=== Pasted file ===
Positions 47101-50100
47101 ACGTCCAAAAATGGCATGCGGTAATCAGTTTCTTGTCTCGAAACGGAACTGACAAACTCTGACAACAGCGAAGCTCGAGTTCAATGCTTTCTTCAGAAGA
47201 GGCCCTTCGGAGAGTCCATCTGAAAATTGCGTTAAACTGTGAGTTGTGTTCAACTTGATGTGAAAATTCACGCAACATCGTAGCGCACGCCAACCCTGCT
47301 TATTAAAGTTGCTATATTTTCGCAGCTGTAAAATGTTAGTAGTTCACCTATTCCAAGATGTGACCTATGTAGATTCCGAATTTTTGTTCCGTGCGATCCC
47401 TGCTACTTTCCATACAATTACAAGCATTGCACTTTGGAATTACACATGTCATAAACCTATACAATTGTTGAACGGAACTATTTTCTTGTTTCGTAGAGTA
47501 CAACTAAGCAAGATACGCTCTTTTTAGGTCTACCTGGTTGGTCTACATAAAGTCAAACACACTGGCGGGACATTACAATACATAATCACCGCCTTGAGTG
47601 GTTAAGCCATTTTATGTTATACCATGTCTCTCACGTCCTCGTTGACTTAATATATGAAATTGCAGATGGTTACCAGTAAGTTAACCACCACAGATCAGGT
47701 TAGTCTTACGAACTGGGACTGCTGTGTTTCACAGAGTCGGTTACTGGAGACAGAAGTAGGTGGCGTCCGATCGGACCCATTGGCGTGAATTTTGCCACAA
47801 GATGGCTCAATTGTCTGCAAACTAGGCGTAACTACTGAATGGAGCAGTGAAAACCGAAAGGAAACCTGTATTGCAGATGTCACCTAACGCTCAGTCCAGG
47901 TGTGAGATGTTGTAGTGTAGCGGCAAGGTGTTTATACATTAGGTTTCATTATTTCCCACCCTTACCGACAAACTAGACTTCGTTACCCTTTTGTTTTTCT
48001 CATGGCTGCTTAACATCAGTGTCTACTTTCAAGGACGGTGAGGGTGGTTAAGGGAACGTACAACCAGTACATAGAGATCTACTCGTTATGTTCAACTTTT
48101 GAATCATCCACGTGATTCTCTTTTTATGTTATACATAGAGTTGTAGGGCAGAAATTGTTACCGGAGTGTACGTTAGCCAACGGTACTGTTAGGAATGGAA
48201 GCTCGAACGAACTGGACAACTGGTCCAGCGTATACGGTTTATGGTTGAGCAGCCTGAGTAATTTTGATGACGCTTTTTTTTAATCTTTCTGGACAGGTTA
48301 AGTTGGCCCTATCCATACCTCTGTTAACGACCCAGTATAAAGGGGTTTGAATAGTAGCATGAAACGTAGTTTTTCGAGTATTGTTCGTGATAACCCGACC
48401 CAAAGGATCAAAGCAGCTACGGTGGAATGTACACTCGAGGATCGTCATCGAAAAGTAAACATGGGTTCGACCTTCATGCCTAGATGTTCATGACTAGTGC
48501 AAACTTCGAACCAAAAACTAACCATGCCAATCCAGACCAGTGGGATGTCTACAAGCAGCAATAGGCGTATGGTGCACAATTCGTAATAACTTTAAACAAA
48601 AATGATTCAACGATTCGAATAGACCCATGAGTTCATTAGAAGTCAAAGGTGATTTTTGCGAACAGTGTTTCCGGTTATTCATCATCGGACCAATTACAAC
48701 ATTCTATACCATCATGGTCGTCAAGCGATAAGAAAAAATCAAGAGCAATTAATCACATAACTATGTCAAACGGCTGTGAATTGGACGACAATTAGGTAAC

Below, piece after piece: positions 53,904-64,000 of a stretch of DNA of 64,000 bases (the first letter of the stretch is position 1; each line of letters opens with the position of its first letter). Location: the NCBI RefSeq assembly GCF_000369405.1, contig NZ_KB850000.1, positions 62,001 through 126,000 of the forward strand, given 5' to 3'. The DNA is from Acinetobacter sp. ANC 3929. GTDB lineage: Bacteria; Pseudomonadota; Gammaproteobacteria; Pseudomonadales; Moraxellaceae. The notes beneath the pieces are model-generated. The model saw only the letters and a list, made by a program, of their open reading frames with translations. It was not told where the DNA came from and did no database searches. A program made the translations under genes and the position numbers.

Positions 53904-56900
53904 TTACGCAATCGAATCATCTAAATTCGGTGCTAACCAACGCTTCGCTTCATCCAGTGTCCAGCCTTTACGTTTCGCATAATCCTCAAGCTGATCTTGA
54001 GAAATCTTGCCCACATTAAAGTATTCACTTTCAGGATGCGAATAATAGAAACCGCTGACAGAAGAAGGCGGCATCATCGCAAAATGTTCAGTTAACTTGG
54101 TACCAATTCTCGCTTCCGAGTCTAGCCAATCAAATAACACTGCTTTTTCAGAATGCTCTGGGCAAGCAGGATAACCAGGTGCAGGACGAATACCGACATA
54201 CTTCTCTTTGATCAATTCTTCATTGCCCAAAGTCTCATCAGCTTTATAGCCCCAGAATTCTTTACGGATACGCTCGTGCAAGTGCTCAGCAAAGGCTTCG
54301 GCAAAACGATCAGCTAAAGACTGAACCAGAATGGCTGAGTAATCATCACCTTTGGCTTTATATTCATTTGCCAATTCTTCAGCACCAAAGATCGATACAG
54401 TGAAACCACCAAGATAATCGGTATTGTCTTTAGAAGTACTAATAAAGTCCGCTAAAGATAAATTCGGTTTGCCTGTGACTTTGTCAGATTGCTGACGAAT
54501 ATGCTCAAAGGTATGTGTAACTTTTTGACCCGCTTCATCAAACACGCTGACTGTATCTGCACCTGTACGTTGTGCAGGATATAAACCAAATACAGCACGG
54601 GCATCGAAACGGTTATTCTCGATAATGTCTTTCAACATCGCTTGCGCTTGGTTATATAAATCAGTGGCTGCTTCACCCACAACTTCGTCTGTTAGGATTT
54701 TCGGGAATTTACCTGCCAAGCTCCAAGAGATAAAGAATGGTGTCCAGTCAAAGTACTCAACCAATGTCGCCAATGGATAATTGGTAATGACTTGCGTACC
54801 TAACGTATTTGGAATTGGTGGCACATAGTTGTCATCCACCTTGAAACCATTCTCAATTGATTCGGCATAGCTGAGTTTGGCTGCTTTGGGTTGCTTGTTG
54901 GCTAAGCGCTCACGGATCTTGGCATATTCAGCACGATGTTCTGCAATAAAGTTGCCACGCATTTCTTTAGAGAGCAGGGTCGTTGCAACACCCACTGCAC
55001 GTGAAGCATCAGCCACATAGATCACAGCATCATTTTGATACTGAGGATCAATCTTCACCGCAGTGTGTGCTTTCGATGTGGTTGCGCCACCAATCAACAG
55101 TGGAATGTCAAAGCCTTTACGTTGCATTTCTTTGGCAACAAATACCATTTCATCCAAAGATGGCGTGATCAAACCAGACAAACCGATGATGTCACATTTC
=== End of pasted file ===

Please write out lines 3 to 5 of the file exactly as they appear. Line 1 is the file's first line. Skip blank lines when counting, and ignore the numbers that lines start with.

47201 GGCCCTTCGGAGAGTCCATCTGAAAATTGCGTTAAACTGTGAGTTGTGTTCAACTTGATGTGAAAATTCACGCAACATCGTAGCGCACGCCAACCCTGCT
47301 TATTAAAGTTGCTATATTTTCGCAGCTGTAAAATGTTAGTAGTTCACCTATTCCAAGATGTGACCTATGTAGATTCCGAATTTTTGTTCCGTGCGATCCC
47401 TGCTACTTTCCATACAATTACAAGCATTGCACTTTGGAATTACACATGTCATAAACCTATACAATTGTTGAACGGAACTATTTTCTTGTTTCGTAGAGTA